Commissioners discuss public health, water, roads
STEVENS COUNTY - The Stevens County Board of Commissioners approved a new joint powers agreement for Steven Traverse Grant Public Health, learned about the state of the Bois de Sioux Watershed District and took a county road tour at their meeting on Tuesday morning.
Sandy Tubbs, Stevens Traverse Grant Public Health director, said the current revision to the joint powers agreement was prompted by the fact that the old joint powers agreement had a reference to a board that no longer exists. In the process of making that change, the board made a few other small changes.
The new agreement slightly alters the way the organization is funded. Under the new agreement, the administrative costs for a director and assistant director will be split equally among the three counties. The remainder of the cost will be distributed to the three counties based on total population percentages from the most recent census.
The agreement also adds a section requiring each of the three counties to provide office space and office furniture for the staff housed in that county. Tubbs said this had been a long-standing practice, but until now was not stated in the agreement.
Finally, the agreement now states that the public health board shall appoint a fiscal agent responsible for issuing reimbursements and payroll for Stevens Traverse Grant Public Heath. Currently, the Stevens County Auditor/Treasurer serves as the fiscal agent and is paid through the public health department.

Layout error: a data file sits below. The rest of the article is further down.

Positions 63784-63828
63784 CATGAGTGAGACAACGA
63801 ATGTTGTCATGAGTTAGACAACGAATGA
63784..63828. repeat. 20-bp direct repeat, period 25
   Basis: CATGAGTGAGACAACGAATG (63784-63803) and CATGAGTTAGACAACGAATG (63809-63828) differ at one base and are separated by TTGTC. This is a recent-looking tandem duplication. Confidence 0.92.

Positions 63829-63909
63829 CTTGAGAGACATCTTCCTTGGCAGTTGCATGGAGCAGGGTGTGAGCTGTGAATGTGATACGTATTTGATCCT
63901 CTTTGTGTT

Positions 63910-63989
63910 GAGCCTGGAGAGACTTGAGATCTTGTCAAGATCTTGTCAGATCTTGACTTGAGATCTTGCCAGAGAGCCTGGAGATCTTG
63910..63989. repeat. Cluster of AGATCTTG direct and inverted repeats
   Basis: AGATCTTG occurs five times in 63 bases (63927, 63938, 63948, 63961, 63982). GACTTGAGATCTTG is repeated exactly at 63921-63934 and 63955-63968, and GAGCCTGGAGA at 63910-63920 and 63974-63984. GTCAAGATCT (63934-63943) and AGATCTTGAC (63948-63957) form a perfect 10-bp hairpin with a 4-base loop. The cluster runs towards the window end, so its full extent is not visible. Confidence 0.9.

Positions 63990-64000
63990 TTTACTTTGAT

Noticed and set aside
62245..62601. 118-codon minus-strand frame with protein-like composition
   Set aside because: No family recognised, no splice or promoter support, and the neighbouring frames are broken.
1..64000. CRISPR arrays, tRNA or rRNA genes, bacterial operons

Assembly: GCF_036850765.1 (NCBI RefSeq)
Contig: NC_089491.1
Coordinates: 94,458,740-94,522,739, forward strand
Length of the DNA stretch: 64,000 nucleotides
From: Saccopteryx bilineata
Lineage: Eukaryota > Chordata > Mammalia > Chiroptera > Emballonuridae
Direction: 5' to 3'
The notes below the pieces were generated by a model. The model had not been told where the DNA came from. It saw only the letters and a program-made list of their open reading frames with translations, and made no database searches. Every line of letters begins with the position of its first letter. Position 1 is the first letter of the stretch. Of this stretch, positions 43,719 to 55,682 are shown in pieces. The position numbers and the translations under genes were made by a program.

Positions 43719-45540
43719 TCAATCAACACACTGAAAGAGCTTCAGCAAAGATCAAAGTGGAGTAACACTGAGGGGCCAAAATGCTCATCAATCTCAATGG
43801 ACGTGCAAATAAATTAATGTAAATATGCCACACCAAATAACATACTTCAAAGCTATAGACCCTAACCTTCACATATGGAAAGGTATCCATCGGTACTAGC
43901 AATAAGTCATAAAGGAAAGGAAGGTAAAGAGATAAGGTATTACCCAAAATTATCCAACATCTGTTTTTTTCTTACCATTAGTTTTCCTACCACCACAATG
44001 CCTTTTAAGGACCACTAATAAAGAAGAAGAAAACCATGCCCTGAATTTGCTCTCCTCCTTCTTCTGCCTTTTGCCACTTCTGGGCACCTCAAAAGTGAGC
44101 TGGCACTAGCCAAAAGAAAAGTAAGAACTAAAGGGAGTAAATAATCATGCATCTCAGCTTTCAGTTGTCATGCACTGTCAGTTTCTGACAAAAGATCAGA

Updates about the Bois de Sioux
"Water's always a heated discussion, no matter what side of the creek you're on."
That's the challenge for the Bois de Sioux Watershed District (BDSWD), explained Linda Vavra, one of Stevens County's representative to the BDSWD Board, who updated the commissioners about the activities of the watershed district.
The BDSWD encompasses a total area of 1,412 square miles of the drainage basin of the Bois de Sioux River in Minnesota. Ninety-three percent of that land is used for agricultural production across six counties, said Vavra.
The BDSWD is tasked with water gauge monitoring and permit processing throughout the watershed.
Since 2000, the BDSWD has processed 200 permit applications for work in Stevens County. Of that 200, only eight were denied and another seven were withdrawn. Since 2003, the BDSWD has also provided $69,400 to the Stevens Soil and Water Conservation District since 2003 to assist with administering the buffer strip and wetland restoration projects, said Vavra.
The BDWSD Annual Watershed Report for 2010 is available online at http://www.bdswd.com/.
County Engineer Brian Giese told the board that they had finished crushing 40,184 yards of gravel in the Fischer Pit. The board approved a final payment for the gravel of $79,451.
The board then left the courthouse for a two-hour, 90 mile road tour around Stevens County to see various Highway Department projects. Planned tour highlights included a look at damage at the transfer station following a truck fire, a roadway tiling project on CSAH 4, repair accomplishments on county ditch 21 and a stop at the Fischer Pit to explain the county's gravel crushing process.